Commissioner Andris Piebalgs said: "Energy performance of buildings is key to achieving our EU Climate & Energy objectives for 2020, namely the reduction of Greenhouse gas emissions and the achievement of a 20% of energy savings. By this agreement, the EU is sending a strong message to the forthcoming climate negotiations in Copenhagen. Improving the energy performance of buildings is a cost effective way of fighting against climate change and improving energy security, while also boosting the building sector and the EU economy as a whole."
Energy performance of buildings: towards near zero energy buildingsThe agreement reached yesterday by representatives of the Council and the European Parliament retains the key aspects of the Commission proposal presented in 2008. The recast proposal aims at extending the scope and strengthening the current Directive by setting a legal framework to upgrade the national building codes and by launching an ambitious policy of nearly zero energy buildings, so that all new buildings will be nearly zero energy as of 2020. As for existing buildings, Member States will also draw up national plans to increase the number of nearly zero energy buildings.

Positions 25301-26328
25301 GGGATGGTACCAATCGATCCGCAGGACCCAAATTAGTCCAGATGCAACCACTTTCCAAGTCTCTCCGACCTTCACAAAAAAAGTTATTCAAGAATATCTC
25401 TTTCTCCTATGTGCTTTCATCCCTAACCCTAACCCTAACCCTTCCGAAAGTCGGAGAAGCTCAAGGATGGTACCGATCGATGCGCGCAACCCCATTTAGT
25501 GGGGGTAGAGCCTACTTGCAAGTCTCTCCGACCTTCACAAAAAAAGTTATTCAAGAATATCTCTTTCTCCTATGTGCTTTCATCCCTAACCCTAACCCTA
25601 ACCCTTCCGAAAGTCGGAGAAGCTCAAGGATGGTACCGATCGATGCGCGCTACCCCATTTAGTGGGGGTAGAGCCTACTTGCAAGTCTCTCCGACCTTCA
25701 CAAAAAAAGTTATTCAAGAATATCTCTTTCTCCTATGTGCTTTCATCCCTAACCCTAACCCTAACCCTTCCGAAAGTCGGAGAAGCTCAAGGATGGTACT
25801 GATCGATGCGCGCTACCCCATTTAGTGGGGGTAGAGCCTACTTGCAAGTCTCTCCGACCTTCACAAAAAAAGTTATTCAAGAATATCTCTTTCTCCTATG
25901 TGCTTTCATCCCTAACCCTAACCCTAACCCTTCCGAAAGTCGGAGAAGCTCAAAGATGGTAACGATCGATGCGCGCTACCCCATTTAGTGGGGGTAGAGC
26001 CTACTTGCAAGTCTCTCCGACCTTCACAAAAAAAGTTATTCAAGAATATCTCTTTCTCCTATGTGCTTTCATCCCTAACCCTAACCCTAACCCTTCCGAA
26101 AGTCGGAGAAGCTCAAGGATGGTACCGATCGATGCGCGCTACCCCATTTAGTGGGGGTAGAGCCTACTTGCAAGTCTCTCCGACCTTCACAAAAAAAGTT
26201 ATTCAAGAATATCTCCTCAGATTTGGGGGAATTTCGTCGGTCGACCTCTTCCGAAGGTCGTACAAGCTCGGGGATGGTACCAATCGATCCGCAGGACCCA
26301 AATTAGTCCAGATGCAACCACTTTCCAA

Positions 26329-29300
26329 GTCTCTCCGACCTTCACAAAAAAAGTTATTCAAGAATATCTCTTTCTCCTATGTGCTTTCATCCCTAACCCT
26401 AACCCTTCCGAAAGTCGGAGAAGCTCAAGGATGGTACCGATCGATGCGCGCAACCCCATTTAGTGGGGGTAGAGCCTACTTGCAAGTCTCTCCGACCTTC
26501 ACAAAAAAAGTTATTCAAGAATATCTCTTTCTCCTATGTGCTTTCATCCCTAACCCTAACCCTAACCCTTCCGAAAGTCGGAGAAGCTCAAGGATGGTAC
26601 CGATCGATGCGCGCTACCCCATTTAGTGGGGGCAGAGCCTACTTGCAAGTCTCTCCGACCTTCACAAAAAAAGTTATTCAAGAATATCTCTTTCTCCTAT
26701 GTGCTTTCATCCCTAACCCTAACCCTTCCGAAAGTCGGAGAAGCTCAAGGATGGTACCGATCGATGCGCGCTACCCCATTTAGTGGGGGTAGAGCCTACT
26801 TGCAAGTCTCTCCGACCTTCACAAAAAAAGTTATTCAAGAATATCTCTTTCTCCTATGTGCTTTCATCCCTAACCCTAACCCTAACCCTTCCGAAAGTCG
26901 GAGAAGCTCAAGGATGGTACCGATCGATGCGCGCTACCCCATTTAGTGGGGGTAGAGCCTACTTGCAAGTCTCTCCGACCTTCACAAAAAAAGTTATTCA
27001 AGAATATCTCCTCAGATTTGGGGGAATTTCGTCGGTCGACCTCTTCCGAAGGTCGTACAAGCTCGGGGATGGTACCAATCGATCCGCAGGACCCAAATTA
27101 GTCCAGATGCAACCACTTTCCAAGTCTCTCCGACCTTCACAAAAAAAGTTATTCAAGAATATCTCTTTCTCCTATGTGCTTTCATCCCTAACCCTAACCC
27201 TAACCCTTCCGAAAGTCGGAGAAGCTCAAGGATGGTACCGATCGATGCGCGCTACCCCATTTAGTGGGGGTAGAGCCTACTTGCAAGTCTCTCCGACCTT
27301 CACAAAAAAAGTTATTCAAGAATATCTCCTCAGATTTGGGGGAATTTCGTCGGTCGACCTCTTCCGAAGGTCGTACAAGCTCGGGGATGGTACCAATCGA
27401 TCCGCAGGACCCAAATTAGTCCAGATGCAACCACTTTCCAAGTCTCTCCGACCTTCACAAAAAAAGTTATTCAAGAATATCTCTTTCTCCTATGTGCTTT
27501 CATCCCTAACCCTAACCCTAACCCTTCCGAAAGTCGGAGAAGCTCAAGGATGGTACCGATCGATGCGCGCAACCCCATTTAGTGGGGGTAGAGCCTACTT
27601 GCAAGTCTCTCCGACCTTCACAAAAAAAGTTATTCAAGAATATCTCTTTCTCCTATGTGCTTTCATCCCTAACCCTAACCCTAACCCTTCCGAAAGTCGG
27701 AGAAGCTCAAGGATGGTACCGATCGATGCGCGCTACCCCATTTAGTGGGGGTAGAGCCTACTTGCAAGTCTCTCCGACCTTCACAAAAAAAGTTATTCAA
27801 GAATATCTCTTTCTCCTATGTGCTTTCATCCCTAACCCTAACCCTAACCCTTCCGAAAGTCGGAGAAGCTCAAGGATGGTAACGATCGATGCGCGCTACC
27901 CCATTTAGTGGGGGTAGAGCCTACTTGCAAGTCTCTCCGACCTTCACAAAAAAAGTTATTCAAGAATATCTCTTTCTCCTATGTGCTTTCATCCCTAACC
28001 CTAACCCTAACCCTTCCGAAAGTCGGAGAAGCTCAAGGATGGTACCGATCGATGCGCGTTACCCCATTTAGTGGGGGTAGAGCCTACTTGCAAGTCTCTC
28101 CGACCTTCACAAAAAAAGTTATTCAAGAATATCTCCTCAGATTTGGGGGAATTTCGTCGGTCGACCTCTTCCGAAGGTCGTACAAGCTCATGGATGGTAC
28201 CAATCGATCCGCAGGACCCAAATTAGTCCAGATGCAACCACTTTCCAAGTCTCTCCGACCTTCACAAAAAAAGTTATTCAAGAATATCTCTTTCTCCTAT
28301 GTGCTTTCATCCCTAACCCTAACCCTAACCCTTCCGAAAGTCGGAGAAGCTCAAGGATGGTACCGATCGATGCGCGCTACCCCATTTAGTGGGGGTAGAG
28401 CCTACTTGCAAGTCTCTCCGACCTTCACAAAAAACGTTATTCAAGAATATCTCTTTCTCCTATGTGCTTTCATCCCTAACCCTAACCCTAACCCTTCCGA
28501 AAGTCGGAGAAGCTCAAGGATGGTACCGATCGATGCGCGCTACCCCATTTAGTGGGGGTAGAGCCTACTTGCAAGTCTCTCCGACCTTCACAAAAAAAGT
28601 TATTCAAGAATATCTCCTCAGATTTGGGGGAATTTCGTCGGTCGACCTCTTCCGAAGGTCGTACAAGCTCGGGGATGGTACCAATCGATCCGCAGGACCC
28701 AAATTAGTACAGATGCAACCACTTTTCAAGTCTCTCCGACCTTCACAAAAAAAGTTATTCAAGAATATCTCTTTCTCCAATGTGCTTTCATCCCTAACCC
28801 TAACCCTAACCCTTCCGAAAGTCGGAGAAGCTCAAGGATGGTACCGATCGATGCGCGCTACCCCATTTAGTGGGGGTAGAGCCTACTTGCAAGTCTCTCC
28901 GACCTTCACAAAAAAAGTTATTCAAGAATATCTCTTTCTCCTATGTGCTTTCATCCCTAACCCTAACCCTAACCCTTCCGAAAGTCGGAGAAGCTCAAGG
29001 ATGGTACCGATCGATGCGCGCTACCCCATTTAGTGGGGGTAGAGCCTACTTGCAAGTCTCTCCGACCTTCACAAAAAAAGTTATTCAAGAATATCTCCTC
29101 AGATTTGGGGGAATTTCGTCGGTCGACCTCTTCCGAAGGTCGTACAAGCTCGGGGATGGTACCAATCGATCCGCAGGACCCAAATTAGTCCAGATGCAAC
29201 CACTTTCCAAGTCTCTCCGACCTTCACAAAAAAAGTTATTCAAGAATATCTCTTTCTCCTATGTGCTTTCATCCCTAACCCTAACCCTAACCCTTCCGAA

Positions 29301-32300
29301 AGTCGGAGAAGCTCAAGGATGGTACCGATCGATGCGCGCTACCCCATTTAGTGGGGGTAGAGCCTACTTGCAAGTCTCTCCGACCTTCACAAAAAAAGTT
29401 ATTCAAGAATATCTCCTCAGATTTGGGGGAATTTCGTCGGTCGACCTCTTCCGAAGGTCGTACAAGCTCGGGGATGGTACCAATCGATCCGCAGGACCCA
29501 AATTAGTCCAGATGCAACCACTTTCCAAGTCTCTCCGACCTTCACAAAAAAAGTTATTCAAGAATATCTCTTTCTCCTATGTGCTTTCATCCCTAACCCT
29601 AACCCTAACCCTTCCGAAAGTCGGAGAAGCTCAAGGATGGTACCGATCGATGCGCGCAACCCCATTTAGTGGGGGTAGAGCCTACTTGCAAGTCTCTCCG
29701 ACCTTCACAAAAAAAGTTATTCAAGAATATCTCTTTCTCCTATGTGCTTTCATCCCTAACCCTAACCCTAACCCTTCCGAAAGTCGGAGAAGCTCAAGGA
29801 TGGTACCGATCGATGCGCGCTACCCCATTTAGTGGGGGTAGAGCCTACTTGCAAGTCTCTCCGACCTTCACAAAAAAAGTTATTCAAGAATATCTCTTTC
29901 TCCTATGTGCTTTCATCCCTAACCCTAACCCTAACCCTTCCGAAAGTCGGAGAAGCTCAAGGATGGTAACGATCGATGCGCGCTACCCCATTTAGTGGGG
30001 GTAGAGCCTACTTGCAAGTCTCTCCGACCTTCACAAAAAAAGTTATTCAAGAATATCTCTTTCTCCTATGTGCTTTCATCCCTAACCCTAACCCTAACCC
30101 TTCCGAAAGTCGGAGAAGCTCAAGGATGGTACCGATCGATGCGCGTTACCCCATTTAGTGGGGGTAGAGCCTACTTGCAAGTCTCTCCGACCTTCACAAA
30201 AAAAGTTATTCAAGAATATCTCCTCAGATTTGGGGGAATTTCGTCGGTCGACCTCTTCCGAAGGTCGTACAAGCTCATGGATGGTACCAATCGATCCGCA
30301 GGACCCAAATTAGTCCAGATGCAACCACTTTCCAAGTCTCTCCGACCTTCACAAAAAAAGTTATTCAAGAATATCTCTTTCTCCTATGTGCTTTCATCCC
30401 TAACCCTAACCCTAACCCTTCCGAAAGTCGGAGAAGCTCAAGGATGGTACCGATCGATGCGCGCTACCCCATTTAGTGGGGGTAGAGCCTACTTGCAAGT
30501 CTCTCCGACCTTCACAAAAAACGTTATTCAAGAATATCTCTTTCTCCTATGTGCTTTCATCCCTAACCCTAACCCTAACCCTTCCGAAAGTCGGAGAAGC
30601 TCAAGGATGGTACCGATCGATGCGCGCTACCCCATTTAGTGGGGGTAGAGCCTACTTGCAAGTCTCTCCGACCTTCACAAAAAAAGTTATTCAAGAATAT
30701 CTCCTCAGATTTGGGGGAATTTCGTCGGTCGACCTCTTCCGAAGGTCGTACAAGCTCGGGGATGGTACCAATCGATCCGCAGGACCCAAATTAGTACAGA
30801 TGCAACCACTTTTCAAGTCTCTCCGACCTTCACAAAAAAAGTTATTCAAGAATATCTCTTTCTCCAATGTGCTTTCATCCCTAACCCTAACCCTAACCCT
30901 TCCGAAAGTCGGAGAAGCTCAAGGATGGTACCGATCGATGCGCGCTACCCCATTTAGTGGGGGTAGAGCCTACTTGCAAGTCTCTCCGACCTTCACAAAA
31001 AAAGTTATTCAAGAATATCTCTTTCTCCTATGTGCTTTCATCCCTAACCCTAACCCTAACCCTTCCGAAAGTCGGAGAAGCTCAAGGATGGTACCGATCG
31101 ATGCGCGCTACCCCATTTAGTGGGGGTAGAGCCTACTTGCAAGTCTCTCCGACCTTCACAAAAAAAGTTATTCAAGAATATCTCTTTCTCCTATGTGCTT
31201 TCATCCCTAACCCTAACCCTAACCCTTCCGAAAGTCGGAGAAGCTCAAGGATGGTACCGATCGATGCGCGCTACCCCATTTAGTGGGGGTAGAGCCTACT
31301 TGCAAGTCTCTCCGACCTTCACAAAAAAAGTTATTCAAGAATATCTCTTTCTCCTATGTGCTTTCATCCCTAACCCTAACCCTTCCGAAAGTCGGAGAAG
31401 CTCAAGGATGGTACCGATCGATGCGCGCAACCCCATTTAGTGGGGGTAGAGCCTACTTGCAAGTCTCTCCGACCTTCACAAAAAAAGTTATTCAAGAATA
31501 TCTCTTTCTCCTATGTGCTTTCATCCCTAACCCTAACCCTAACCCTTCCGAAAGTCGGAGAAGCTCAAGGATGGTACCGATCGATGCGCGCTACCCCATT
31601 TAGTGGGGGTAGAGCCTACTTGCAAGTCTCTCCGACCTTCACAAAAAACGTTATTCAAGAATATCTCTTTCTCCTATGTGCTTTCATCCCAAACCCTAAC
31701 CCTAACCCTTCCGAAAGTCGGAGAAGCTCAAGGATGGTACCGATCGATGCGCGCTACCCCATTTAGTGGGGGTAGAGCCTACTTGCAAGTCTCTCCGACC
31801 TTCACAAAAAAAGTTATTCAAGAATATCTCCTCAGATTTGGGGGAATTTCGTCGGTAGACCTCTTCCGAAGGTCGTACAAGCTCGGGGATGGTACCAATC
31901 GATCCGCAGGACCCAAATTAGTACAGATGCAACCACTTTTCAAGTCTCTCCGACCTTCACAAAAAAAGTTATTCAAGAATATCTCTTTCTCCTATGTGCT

Moreover, the recast Directive also improves the information provided to consumers in the buildings energy performance certificate. Not only the energy performance certificate shall be shown to the prospective new tenant or buyer of the building, but the energy performance indicator of the building shall be stated in the sale or rental advertisements.
Buildings are responsible for 40% of energy consumption and 36% of EU CO2 emissions. It is estimated that, by strengthening the provisions of the Directive on energy performance, the EU could achieve a reduction in its greenhouse gas emissions equivalent to 70% of the current EU Kyoto target. In addition to this, these improvements could save citizens around 300€ per annum per household in their energy bills, while boosting the construction and building renovation industry in Europe.